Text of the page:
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Our customer had a huge SOW worker population in the UK.
Problem was, they didn’t know it — more than half of their 90 SOW projects had been misclassified and contractors were being used in a staff augmentation capacity.
This had already started to cause regional issues for the company, and put them at risk of many more serious consequences.
Our procurement team worked with the company’s vendors to reclassify the SOWs correctly and set out clearly defined roadmaps for the projects.
Ultimately, this led to 488,000€ in cost avoidance for 2019 — and another 72,000€ in 2020.
We were drafted in to help our customer — a global financial services company — get a handle on their UK staff augmentation spend.
The company’s hiring managers were using vendor consultants to augment their teams — something that was costing a significant amount of money.
And that wasn’t the only issue.
We discovered 90 SOWs in progress — each with unique parameters, no time and materials metrics, and no set deliverables. The lack of specific project outputs meant vendors had almost no accountability for their consultants.
The results of all this?
Misclassified spend, inconsistent reporting, unclear compliance requirements and a serious co-employment risk.
How we helped
First up, we needed to get a complete picture of the existing UK SOW/staff augmentation situation.
Our team did an audit of all existing SOWs to determine which were correctly constructed and which resulted in misclassified spend. We discovered a huge number of inconsistencies in the structure of the SOWs.
And so — in what can surely be described as a heroic effort — our team held 1:1 sessions with all 78 managers.
We were able to evaluate individual SOW scope, perform a gap analysis and determine whether the agreements were staff augmentation or the beginnings of a true SOW.
We also took the time to assess the compliance and co-employment risk of each individual contract.
Our customer’s stakeholders had limited knowledge of what an SOW agreement actually was — which is more common than you’d think.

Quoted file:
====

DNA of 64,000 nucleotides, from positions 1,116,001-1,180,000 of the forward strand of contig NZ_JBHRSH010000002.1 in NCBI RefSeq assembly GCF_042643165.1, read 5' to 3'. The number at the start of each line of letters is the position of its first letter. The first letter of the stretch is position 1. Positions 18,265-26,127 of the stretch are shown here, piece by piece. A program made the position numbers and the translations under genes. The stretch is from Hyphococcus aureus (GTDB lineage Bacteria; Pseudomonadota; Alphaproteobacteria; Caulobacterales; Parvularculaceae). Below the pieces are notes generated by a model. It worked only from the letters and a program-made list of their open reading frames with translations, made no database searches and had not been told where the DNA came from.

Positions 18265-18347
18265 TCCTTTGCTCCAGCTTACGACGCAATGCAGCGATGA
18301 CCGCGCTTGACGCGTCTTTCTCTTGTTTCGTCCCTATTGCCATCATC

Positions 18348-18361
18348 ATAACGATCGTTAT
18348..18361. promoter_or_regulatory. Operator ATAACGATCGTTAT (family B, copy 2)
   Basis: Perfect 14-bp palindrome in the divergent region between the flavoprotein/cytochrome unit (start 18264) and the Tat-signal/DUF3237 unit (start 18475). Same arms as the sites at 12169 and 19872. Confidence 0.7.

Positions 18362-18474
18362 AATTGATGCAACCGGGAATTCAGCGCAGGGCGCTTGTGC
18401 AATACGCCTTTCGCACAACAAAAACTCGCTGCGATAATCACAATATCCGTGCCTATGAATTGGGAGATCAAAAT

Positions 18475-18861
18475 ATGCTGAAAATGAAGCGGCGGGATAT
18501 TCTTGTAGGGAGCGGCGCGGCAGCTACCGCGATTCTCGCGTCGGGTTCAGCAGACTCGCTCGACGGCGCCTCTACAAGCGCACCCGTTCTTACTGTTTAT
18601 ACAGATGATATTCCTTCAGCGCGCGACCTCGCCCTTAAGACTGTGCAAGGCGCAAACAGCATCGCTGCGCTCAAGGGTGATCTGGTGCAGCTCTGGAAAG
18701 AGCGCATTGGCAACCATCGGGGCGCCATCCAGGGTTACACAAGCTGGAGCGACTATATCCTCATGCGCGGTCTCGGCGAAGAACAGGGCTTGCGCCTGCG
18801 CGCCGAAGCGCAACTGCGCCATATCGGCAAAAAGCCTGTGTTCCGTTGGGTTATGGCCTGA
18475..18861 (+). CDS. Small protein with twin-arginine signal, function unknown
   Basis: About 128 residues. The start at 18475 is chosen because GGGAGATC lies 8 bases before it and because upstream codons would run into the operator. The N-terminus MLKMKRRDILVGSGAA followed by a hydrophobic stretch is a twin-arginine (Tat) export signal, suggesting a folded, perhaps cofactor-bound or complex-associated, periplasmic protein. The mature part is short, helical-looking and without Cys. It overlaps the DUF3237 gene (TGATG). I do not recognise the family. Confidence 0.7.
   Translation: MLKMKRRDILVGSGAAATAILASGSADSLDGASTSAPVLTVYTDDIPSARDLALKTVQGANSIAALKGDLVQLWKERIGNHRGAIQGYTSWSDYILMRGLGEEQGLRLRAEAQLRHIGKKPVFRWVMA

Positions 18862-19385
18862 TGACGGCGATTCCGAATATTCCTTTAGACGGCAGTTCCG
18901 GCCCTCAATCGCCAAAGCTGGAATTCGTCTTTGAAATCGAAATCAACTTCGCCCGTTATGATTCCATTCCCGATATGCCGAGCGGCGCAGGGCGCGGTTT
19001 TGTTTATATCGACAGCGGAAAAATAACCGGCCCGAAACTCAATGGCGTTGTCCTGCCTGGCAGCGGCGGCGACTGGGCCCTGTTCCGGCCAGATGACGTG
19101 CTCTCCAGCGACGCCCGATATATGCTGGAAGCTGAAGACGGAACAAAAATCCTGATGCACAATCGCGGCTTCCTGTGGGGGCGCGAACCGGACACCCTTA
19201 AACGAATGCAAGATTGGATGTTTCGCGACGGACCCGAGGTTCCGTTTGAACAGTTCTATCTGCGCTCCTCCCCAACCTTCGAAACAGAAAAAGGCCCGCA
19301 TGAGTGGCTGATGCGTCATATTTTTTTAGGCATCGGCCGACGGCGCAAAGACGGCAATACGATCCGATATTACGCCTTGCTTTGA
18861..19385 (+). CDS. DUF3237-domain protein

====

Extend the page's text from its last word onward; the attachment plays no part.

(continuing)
To address this gap in knowledge gap, our team held a roadshow: 10 training sessions to educate the 120 hiring managers on the capabilities and deliverables they should be getting out of their SOWs and vendors.
The hiring managers took the training on board. They gained a solid understanding of the benefits of a true SOW and the positive impacts for their business units.
We were also pleased with the full support and buy-in from key stakeholders and the executive leadership team.
Our procurement team worked extensively with the company’s vendors to migrate SOWs away from staff augmentation.
We held an all-hands education call so everyone knew about the upcoming changes to the programme — as well as to our expectations and the company’s future state.
We worked with each vendor individually to:
As a result of this partnership, the vendors were able to develop fixed price SOWs measured on deliverables and set outputs, rather than simply placing consultants to augment teams.
What’s more, the data captured by the vendor management system (VMS) now allows us to accurately benchmark our vendors on consultancy-based metrics.
Our team discovered that most of the existing SOWs were constructed as Time and Material (T&M). This meant that the customer was paying for consultant labour — there was no vendor accountability or set project deliverables.
So how did we solve this issue?
We developed a standard framework and output-tracking method for all future SOWs.
Our universal SOW template made it easier to track deliverables and keep vendors accountable. We also provided the company’s hiring managers with a simple checklist to use during the vendor SOW evaluation process.
These standardised documents helped the hiring managers to take ownership of their SOWs — and to understand the milestones and deliverables they should expect from vendors.
Finally, we generated a communication plan: regular reports and status updates now pass reliably between vendors, hiring managers, and the Pontoon team.
We always like to offer as much value as we can to our customers. In this case, the added value came in the form of a fully implemented change management system.
Our customer can use this system to implement and track all changes to statements of work. They can also add in extra governance to ensure that every change request is actioned promptly and fully approved.
Previously, the customer’s UK hiring team were making change requests informally via email — communications pinged to and from varying sources, and was almost impossible to keep track of.
All requests are now centralised in a template that’s approved by the manager, executed in the VMS tool, and saved against the specific SOW they refer to.
It’s not only quicker and easier to implement changes to SOWs, but we’re also able to get a wider view of data relating to the SOW programme as a whole.
We can report back accurately on the true cost of an SOW, and continue to reduce misclassified spend when it occurs.
And as new projects are needed, managers can challenge the market to discover competitiveness among vendors through a structured tender process.
If vendors can’t commit to delivering on pre-determined expectations or adhering to the company’s new standardised operating procedures, they’re removed from the supply chain.
The impact of our work with this customer has been enormous.
The now clearly structured programme, and the reclassified SOW contracts, have decreased risk to the company and led to significant cost avoidance.